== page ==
EpicSki › The Barking Bear Forums › On the Snow (Skiing Forums) › Ski Gear Discussion › Just bought first pair of Big skis, Atomic Automatics, nervous about skiing on them
New Posts  All Forums:Forum Nav:

Just bought first pair of Big skis, Atomic Automatics, nervous about skiing on them

post #1 of 16
Thread Starter 

We have all had times where we should just wait a little longer and do a little more research and take more advice, but wth, I bought some awesome skis, great price, 2014 Automatics that were demo skis.


I have not had chance to ski them yet and am getting nervous and excited about skiing on them.  I ski only one to two trips a year in Colorado, mostly Wolf Creek, so Powder is my favorite area to ski, but my nervousness comes from skiing the rest of the mountain, Groomed and such with such big (wide) skis.


I'm 6'6 and weight 220, Have been skiing for 30 yrs, but this is first set bought, Rented way to long...

Bought the 193s    (140/117/129 (@186cm).

Anyone have comments to calm me down,

Going to Summit county in a couple weeks for a 3day trip and would like any positive comments or feedback from anyone..  Thanks.

post #2 of 16

They're skis. They go where you point them as long as it's down the mountain. You're a big dude, so big skis should be fine. They might be a bit more work for a bit less reward if you're on groomers, but you'll get down. I'd just forget about what you're on and ski. You'll do fine.:cool

post #3 of 16

Agree with Marcus.  If you were on the East Coast maybe you'd run into trouble, but as long as it's not icy you'll be fine.  I'm not familiar with those skis, but the main thing is that to have good edge grip on hard snow you'll need higher edge angles than on a narrower ski.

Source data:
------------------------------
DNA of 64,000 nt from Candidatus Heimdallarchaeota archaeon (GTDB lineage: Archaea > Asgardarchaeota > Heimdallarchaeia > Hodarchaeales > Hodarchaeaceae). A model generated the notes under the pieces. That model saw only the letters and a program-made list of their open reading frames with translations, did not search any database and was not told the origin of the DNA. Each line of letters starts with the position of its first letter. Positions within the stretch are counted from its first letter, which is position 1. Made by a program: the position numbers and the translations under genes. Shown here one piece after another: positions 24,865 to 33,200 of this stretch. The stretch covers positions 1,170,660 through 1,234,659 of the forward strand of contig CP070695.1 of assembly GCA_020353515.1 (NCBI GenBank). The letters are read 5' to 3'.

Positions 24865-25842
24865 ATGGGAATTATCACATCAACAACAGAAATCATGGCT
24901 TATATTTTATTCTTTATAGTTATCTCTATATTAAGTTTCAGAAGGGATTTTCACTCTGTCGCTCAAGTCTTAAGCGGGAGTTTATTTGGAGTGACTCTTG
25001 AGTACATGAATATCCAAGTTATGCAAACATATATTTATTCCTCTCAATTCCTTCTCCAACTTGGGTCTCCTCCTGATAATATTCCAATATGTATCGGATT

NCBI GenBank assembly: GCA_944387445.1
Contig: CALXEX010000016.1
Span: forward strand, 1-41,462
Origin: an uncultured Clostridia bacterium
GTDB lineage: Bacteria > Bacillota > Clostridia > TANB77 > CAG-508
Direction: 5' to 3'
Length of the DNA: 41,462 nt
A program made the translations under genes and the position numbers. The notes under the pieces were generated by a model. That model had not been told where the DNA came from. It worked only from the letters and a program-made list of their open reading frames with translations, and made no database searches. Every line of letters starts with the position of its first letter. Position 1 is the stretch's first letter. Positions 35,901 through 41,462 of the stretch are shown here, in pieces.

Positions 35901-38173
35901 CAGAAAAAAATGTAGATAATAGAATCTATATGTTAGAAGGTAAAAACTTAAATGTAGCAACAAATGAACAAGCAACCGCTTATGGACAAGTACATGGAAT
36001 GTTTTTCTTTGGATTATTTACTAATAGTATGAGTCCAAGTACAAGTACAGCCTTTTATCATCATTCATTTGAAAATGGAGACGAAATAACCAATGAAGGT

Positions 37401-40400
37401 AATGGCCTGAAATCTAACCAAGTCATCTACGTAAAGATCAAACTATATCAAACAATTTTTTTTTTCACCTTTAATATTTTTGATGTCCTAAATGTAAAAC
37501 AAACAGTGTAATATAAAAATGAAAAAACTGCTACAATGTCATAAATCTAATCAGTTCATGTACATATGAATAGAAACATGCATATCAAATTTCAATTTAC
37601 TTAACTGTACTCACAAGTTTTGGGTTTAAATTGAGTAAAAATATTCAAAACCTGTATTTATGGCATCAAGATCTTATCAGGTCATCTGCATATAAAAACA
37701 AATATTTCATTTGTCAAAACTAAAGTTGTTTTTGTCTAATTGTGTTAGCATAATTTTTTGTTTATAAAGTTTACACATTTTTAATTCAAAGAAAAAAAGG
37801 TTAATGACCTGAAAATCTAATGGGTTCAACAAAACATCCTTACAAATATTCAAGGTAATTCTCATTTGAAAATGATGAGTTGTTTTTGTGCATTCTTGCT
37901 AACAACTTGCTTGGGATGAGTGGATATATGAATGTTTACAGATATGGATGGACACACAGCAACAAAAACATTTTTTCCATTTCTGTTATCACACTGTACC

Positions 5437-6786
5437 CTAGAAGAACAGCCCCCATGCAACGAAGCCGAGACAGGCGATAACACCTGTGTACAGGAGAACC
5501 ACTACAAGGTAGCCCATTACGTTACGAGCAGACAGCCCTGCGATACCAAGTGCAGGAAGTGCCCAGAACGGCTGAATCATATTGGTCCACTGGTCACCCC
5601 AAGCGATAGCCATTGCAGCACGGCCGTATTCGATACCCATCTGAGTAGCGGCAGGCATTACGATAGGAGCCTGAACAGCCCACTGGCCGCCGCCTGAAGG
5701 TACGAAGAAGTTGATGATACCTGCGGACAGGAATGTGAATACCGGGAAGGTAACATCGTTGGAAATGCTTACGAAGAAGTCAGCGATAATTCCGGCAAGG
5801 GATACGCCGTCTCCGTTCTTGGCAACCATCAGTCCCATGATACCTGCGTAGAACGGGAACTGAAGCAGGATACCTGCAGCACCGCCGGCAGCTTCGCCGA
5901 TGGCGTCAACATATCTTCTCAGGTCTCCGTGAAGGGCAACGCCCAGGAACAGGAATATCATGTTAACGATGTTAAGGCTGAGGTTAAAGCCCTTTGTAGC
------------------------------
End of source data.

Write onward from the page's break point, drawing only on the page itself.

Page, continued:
Don't worry, be happy!

post #4 of 16

The daily ski of choice this year for several members of my family is the Praxis GPO. It is very similar in dimensions to the Automatic, though with a different rocker profile. Bottom line, that ski fits my definition of an all-around ski pretty well. Should be peachy on any groomer not solid ice, and surfy enough to make for fun in soft snow off piste. At 220 pound, I would not even think of this as an especially big/wide ski.


If you are used to narrower skis, do a few mellow runs and listen to what the Automatics have to tell you. Depending on how your are used to skiing, you may want to sort of settle in the middle and think about driving through your toes rather than your tips. But if you just play around with an open mind, I suspect you'l find the skis to be very friendly as all-around skis.

post #5 of 16